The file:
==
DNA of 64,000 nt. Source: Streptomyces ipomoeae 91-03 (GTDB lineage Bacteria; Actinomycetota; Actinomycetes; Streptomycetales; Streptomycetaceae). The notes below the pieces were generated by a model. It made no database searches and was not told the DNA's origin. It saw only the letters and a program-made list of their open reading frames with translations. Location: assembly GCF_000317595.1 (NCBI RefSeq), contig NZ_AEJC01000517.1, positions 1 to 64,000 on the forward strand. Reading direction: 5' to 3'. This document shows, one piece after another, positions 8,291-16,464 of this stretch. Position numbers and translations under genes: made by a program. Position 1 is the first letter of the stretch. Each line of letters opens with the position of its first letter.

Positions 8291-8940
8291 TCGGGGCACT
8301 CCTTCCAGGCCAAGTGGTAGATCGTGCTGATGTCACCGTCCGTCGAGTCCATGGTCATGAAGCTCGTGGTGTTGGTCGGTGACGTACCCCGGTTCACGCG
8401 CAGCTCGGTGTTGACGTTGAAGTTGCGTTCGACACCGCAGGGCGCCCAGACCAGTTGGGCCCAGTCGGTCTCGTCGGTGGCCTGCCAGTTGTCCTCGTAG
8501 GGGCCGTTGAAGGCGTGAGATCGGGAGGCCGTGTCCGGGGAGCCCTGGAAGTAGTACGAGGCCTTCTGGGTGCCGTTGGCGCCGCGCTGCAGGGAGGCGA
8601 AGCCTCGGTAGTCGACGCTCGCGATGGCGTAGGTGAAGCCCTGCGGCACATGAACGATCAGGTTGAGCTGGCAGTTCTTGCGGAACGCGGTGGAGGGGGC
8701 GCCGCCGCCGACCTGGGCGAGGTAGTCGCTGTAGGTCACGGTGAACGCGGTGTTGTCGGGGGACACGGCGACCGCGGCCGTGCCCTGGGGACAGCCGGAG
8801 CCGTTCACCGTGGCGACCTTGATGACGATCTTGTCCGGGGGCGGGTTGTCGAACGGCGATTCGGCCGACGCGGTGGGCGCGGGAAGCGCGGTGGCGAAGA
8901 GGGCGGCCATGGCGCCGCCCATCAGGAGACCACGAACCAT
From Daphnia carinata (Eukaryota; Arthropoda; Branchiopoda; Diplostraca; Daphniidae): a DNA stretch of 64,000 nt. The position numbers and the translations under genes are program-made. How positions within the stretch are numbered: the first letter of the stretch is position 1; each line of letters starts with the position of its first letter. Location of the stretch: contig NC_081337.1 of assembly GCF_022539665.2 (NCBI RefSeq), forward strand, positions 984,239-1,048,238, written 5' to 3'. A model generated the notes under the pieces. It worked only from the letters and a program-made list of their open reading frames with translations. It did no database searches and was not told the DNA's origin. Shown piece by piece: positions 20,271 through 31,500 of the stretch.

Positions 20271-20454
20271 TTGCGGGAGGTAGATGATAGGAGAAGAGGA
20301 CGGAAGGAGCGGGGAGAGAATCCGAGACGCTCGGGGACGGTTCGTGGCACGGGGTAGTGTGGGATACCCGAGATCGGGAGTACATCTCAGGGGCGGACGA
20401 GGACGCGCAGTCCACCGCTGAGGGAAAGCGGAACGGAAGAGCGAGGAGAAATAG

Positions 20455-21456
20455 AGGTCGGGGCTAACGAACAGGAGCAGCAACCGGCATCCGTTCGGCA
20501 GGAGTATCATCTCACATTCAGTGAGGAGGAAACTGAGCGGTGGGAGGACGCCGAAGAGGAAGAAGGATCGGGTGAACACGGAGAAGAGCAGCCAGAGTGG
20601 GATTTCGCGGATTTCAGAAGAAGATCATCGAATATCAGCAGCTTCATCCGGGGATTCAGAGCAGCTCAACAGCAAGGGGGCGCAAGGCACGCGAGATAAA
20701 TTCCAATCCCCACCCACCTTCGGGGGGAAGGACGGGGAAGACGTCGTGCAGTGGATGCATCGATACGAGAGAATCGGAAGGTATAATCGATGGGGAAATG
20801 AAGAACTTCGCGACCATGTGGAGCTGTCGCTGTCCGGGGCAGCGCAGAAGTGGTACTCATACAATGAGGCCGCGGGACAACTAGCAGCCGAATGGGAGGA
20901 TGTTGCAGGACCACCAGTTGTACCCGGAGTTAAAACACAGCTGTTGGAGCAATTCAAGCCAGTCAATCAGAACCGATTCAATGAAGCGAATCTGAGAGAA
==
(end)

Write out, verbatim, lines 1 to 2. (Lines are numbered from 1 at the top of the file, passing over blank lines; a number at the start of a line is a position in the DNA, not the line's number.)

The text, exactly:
DNA of 64,000 nt. Source: Streptomyces ipomoeae 91-03 (GTDB lineage Bacteria; Actinomycetota; Actinomycetes; Streptomycetales; Streptomycetaceae). The notes below the pieces were generated by a model. It made no database searches and was not told the DNA's origin. It saw only the letters and a program-made list of their open reading frames with translations. Location: assembly GCF_000317595.1 (NCBI RefSeq), contig NZ_AEJC01000517.1, positions 1 to 64,000 on the forward strand. Reading direction: 5' to 3'. This document shows, one piece after another, positions 8,291-16,464 of this stretch. Position numbers and translations under genes: made by a program. Position 1 is the first letter of the stretch. Each line of letters opens with the position of its first letter.

Positions 8291-8940